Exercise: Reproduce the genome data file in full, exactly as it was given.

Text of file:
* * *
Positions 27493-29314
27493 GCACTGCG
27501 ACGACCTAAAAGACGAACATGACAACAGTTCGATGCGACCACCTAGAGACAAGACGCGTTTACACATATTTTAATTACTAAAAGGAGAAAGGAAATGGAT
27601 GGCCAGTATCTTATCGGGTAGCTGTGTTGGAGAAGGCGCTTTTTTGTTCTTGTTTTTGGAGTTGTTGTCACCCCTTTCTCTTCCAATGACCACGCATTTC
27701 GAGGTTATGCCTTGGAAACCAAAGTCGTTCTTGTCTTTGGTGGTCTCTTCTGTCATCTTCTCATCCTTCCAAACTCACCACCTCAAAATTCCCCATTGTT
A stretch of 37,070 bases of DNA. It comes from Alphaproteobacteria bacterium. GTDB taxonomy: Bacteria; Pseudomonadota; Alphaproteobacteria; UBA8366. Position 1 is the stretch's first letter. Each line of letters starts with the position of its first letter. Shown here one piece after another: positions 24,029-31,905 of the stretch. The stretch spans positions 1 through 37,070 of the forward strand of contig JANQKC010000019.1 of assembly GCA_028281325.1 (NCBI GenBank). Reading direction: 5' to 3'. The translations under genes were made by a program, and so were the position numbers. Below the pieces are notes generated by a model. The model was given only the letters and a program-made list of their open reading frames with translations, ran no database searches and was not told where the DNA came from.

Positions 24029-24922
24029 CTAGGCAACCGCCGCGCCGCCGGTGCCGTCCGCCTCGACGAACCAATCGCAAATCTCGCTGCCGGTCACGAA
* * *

Positions 27493-29314
27493 GCACTGCG
27501 ACGACCTAAAAGACGAACATGACAACAGTTCGATGCGACCACCTAGAGACAAGACGCGTTTACACATATTTTAATTACTAAAAGGAGAAAGGAAATGGAT
27601 GGCCAGTATCTTATCGGGTAGCTGTGTTGGAGAAGGCGCTTTTTTGTTCTTGTTTTTGGAGTTGTTGTCACCCCTTTCTCTTCCAATGACCACGCATTTC
27701 GAGGTTATGCCTTGGAAACCAAAGTCGTTCTTGTCTTTGGTGGTCTCTTCTGTCATCTTCTCATCCTTCCAAACTCACCACCTCAAAATTCCCCATTGTT
A stretch of 37,070 bases of DNA. It comes from Alphaproteobacteria bacterium. GTDB taxonomy: Bacteria; Pseudomonadota; Alphaproteobacteria; UBA8366. Position 1 is the stretch's first letter. Each line of letters starts with the position of its first letter. Shown here one piece after another: positions 24,029-31,905 of the stretch. The stretch spans positions 1 through 37,070 of the forward strand of contig JANQKC010000019.1 of assembly GCA_028281325.1 (NCBI GenBank). Reading direction: 5' to 3'. The translations under genes were made by a program, and so were the position numbers. Below the pieces are notes generated by a model. The model was given only the letters and a program-made list of their open reading frames with translations, ran no database searches and was not told where the DNA came from.

Positions 24029-24922
24029 CTAGGCAACCGCCGCGCCGCCGGTGCCGTCCGCCTCGACGAACCAATCGCAAATCTCGCTGCCGGTCACGAA